The beginning of August, usually a slow time of year on Beacon Hill after lawmakers recess for the month, is proving to be anything but in 2020. After doing away with their formal break, lawmakers will stay at work through the fall to wrestle with key legislation.

Possibly the most urgent priority is for a six-member conference committee to draw up a compromise between the House and Senate's different bills to reform how police are licenced and held accountable. Finishing the police bill before August 1 was originally a stipulation of extending the session, but no compromise was struck by the time the Legislature went into overtime last week.

Pastors from the New England Annual Conference of the African Methodist Episcopal Church wrote a letter to the conference committee urging the House and Senate to settle on a final bill that includes police decertification, limits on use of force, limits on police protections from civil lawsuits, a facial recognition ban and commissions to study civil service reforms and structural racism.

"We also recognize that the respective bills miss key opportunities to address decades long policing practices that have caused harm to people in communities of color, many of whom are our congregants," the 15 pastors wrote in the letter.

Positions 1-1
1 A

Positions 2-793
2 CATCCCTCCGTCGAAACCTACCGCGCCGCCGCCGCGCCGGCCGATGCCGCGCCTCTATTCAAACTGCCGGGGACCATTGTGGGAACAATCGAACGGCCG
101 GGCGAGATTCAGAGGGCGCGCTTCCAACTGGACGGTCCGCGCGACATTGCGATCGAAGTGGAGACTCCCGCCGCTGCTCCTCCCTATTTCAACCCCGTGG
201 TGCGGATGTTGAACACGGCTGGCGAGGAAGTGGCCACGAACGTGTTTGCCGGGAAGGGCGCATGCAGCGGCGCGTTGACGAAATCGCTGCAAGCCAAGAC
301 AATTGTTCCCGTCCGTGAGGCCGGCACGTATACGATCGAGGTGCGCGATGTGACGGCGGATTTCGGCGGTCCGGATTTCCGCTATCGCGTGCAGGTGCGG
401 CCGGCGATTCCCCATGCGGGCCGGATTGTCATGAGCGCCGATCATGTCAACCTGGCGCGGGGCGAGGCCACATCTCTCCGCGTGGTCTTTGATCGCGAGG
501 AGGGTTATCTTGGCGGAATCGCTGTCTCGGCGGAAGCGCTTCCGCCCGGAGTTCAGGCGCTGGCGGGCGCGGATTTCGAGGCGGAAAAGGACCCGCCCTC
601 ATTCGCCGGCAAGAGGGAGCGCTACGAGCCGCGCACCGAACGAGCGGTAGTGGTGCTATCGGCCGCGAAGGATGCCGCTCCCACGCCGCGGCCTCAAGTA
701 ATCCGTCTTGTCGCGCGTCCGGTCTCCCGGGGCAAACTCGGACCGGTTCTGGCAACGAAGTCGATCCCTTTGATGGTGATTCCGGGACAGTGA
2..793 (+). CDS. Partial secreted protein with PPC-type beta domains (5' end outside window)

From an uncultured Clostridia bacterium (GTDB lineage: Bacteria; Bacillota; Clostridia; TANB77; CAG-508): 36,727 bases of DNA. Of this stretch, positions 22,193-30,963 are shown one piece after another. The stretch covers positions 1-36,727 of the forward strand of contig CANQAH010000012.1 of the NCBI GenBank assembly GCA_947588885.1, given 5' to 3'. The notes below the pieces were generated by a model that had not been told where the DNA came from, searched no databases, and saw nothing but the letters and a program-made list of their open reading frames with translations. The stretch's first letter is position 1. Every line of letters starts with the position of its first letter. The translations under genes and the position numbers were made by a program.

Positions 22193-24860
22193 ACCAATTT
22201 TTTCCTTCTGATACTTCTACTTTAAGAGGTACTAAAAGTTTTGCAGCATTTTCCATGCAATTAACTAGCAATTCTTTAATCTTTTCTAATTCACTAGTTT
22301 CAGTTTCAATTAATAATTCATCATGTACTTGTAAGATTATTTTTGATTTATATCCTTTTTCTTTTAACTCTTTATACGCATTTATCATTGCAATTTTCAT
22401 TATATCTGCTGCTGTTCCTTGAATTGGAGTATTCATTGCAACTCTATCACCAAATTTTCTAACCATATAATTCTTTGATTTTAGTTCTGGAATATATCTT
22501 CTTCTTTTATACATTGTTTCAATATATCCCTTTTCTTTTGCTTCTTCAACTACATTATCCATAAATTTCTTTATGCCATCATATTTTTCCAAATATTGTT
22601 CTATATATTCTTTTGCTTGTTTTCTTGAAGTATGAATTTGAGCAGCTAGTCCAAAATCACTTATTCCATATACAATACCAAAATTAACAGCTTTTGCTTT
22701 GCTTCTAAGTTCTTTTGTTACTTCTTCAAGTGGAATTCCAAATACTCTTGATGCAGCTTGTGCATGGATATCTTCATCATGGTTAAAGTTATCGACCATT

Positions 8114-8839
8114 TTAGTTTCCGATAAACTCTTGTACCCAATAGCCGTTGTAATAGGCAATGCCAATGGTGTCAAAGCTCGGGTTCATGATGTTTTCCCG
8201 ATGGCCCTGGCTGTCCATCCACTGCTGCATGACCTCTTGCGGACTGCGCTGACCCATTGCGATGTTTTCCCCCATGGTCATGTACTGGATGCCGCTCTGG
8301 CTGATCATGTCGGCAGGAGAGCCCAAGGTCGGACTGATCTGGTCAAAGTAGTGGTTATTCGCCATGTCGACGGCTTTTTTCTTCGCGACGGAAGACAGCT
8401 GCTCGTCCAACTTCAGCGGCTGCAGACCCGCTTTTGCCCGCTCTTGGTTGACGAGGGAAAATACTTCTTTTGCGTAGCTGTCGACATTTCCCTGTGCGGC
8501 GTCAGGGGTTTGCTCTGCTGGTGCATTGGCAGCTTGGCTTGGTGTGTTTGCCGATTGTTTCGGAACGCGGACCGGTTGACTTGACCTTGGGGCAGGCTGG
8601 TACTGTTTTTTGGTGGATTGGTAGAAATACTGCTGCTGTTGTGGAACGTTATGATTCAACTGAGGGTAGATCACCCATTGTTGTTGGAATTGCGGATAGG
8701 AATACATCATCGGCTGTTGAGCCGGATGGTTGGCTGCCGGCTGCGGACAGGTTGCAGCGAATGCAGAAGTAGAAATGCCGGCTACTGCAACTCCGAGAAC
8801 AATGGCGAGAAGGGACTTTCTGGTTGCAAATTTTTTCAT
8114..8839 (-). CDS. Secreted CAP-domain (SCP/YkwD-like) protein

House and Senate conferees likely agree on the broad strokes of the bill, but are hung up on legal protections, with the Senate's bill going further to limit qualified immunity than the House's Beacon HIll Democrats have been hearing from police groups and officers from their own districts before and after the chambers' votes, setting up an additional level of scrutiny for the eventual compromise.

Another House/Senate conference is settling the details of an economic development jobs package that could potentially legalize sports betting in the Commonwealth. The Senate, however, didn't think it was time to authorize casinos, racetracks and online apps to take wagers on sports, leaving the six members to hammer out a deal

Improvements to the health care system may seem like an easy issue for lawmakers to settle on in a pandemic, but the chambers' have taken radically different paths to get there that threaten any eventual compromise. Lead figures on the House and Senate sides seem not to be able to stand each other, with House negotiators publicly criticizing their Senate counterparts during floor speeches before passing their own bill to regulate telehealth, expand the practice of some nurses and raise rates for community hospitals.

The Senate's own package of health reforms would focus on mental health and prescription drug prices, leaving little overlap for negotiators to work with.

The additional time bought by the extended session could lead to more protracted negotiations as both branches dig in their heels.